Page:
ABC Shop, Aunty’s web storefront, was the overall winner in Australia’s inaugural Online Retail Industry Awards.
The award ceremony was a black-tie soiree held on 9 July, the final day of the Online Retailers Conference in Sydney. James O’Loghlin, host of “New Inventors,” served as master of ceremonies.
ABC Shop scored Online Retailer of the Year award. Established in 1995, it boasts more than 20,000 products, from “Doctor Who” DVDs to “Top Gear” mini-torch rings. The site’s wide range of interactive content is available both online and through their kiosks in ABC Shop around Australia.
The site also captured the award for Best Multichannel Retailer.
Another big winner was Shoes of Prey, which walked away with three awards — Best New Online Retailer, Most Innovative Online Retailer and Best Online Marketing Initiative. Not bad for a business that, at the time of the awards, had existed for only seven months. Shoes of Prey, which allows customers to design choose elements of custom-made women’s shoes, makes extensive use of social media and YouTube.
(Shoes of Prey co-founder Michael Fox is also well known to Sydney based attendees of Anthill’s Young Entrepreneurs’ Night Out networking events).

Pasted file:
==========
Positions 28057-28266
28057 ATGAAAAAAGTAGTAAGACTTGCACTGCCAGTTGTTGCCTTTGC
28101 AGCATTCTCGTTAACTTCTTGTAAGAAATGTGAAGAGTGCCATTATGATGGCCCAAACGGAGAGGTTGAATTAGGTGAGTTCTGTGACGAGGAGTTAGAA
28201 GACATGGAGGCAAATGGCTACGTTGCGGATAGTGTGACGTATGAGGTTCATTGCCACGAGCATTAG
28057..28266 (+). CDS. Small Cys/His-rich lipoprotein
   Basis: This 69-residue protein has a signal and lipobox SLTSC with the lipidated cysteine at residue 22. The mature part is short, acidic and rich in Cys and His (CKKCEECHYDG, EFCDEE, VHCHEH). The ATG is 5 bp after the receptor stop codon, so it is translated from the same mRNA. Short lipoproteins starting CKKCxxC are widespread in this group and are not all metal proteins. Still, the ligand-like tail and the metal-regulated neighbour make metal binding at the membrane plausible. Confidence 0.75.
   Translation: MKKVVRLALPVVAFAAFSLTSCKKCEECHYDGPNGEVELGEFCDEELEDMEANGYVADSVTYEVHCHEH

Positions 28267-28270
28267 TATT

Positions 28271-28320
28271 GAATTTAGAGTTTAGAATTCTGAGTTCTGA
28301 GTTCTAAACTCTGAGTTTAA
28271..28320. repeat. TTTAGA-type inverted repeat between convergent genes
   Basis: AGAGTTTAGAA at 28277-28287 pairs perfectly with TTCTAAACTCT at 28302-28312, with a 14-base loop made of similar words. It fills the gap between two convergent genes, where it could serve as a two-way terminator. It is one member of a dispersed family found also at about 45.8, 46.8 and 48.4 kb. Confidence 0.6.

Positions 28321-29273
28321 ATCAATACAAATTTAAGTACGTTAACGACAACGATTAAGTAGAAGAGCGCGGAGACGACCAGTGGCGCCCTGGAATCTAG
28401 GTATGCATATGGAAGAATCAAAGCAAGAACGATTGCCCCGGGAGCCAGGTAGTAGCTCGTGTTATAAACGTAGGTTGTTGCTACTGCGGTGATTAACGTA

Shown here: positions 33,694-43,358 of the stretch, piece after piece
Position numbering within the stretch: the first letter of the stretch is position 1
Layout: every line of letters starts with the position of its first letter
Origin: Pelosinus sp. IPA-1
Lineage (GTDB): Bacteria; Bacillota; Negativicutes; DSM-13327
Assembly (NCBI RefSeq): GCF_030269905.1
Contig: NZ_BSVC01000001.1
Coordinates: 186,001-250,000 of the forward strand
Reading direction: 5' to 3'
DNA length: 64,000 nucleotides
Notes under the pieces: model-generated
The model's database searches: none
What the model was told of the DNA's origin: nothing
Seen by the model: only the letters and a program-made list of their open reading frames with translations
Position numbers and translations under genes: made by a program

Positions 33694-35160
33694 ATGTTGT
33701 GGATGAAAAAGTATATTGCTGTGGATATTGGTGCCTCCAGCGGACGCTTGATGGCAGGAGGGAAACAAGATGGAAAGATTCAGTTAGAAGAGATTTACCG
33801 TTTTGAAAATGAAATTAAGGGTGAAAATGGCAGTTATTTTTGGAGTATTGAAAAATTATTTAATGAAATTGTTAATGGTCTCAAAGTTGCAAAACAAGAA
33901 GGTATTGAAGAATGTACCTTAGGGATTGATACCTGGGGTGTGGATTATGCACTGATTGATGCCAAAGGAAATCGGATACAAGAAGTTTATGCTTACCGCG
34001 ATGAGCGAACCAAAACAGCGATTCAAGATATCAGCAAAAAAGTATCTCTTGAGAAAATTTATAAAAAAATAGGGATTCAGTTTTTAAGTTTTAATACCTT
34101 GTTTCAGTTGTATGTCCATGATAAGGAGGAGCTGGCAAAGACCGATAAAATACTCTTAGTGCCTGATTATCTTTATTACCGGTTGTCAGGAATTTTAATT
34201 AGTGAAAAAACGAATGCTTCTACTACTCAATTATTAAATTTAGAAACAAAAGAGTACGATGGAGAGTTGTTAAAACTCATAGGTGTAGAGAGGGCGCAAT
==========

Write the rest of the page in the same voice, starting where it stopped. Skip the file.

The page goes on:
White goods pureplay online retailer Appliances Online won two awards — Best Pureplay Retailer and Best Customer Experience. The flashy site for surf-style clothing store City Beach won for Best Use of Technology, while innovative coupon site Scoopon took home the Emerging Star award.
The Best Site Design award went to Big Brown Box, the big-box merchandise store.
The Industry Recognition Award was presented to Matt Bullock of Eway for his longtime contributions and vision in the area of online payments.
The awards, which boast the highly pronounceable acronym ORIA, reportedly enjoyed a successful debut ceremony. The folks who run the Online Retailer Conference expect to make it an annual thing.
“We believe these awards will not only serve to recognise and celebrate excellence, but challenge all retailers to elevate standards and implement best practice,” Grant Arnott, ORIA program director, said in a news release. He added that those who didn’t cart home one of the pyramid-like trophies “are already planning an assault on next year’s awards program.”